The tipping point in education reaching soon, time for disruption.
Author Krishna Kumar
While I was doing my tenth grade, during lunch break at school, I run to library, to get the latest issue of National Geographic, a treasured magazine, those days, with glossy pages and mind-blowing photographs, enough to throw some sparks to a ‘visuals hungry mind’.
In the new kind of economy emerging across the world, driven by technology, power of communities and creativity, education is seeing dramatic changes in the way it can evolve in next 5 years. The factory model of education is not helping to unleash the potential of individuals. It is pushing people to mediocrity and lesser risk taking.
Tribr, a platform developed by a city-based digital firm, drives online learning on campuses and in work places.The idea of education has undergone a vast change. A classroom is no longer thought of as a confined space with a lecturer and students.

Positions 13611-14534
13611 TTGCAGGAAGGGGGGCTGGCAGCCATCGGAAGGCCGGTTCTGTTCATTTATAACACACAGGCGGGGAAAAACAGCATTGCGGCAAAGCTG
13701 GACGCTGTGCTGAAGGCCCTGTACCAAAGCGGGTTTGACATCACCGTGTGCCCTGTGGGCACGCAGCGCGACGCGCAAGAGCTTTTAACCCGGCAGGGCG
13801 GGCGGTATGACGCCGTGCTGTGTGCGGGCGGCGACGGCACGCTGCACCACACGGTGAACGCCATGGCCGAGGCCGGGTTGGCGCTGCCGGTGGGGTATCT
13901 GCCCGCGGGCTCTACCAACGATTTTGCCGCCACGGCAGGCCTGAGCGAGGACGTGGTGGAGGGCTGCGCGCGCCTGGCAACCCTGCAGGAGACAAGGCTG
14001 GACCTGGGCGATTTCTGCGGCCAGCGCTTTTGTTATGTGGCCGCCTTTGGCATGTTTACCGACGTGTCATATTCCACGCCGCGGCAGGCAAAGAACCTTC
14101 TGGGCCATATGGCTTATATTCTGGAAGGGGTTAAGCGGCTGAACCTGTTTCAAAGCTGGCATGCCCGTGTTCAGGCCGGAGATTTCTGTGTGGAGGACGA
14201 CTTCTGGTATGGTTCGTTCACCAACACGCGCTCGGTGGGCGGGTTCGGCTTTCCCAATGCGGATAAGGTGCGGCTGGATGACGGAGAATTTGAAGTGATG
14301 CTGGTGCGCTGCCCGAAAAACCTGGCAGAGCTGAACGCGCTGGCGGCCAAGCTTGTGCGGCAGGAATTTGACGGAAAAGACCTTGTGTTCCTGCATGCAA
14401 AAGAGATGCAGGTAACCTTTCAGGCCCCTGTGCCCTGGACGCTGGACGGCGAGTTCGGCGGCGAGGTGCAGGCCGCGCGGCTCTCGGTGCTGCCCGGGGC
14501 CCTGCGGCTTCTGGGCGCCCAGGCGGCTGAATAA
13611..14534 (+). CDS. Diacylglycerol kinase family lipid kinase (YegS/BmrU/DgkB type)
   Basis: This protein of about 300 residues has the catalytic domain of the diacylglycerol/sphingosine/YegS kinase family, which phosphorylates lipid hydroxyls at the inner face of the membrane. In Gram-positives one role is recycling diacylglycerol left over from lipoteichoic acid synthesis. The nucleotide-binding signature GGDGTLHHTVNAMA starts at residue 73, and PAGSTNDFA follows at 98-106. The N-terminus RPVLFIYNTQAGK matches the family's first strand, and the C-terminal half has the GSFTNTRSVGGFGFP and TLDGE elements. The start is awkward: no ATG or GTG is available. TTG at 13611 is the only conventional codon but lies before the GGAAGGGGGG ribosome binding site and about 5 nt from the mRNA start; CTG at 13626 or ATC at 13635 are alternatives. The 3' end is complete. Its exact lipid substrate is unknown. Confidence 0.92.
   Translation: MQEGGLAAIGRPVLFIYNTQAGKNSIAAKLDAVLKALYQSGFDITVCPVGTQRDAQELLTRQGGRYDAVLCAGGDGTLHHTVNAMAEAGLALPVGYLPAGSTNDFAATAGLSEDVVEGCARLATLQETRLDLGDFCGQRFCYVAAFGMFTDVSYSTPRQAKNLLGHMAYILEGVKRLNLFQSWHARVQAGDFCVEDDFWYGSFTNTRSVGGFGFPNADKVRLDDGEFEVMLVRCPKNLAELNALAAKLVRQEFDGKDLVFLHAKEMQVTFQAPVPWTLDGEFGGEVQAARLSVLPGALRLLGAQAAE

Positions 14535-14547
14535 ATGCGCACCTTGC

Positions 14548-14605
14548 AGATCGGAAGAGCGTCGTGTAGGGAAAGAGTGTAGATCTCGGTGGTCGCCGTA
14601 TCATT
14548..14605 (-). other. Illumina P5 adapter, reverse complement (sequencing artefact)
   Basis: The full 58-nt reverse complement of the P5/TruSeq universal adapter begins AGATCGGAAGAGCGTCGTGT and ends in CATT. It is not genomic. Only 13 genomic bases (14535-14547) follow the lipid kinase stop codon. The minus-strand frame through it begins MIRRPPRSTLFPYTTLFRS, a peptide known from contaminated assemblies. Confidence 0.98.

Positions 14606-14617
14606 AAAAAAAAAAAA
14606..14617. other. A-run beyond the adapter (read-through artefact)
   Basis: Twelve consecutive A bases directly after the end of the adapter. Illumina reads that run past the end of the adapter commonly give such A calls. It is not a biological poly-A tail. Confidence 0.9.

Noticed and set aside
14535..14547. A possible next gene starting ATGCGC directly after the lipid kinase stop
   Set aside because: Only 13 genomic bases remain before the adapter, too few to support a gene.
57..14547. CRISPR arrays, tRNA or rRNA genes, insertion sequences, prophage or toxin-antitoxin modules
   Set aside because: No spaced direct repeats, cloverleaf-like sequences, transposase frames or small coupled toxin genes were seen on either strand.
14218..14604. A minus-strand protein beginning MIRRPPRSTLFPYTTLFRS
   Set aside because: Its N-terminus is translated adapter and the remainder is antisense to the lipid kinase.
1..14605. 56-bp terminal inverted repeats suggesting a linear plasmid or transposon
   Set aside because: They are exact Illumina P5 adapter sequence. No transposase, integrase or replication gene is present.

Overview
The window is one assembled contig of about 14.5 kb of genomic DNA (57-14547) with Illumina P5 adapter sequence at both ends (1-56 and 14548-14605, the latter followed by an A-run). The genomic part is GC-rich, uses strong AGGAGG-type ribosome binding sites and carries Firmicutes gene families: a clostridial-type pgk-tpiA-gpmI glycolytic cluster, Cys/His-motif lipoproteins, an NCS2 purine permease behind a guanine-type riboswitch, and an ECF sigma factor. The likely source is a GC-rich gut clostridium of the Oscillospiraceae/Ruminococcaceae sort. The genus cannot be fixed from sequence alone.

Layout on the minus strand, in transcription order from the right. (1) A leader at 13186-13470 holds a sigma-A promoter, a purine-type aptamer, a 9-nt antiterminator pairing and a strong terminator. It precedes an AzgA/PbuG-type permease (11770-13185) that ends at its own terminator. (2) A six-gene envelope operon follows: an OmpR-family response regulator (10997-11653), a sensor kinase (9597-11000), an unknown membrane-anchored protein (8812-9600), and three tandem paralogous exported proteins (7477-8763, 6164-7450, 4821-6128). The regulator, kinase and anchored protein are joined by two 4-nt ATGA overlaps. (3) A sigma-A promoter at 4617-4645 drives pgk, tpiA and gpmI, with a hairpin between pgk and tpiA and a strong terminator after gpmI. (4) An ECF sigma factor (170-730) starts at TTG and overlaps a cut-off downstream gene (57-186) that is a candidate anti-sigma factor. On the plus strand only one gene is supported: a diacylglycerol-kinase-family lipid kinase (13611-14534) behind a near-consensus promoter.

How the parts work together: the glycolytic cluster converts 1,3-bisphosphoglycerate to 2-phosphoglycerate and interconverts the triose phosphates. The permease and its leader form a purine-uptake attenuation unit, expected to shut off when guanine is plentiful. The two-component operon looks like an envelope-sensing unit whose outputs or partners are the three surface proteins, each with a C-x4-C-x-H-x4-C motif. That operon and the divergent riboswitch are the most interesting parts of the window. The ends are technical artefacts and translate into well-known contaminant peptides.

Three years ago, Thomas Friedman, Op-Ed Columnist for the New York Times wrote the forward looking column Come The Revolution where he summed up the disruption of MOOCs (Massive Open Online Courses) on higher education in this way:
Companies turn to online platforms to upskill staff
Author Varuni Khosla
Last year, nearly 3,500 employees of technology major Ericsson in India opted to do something that’s not part of their key responsibilities: encouraged by the management, they took up online courses to brush up their tech skills and stay employable.
MicroMasters programs are a series of graduate level courses from top universities designed to advance your career. They provide deep learning in a specific career field and are recognised by employers for their real job relevance.
Many startups are coming up solving problems we find in daily lives. Helping to make our lives more efficient, convenient and even to do routine things cost effectively. Like Uber, AirBnB, PayTM or even Khan Academy. These are trying to make our lives better?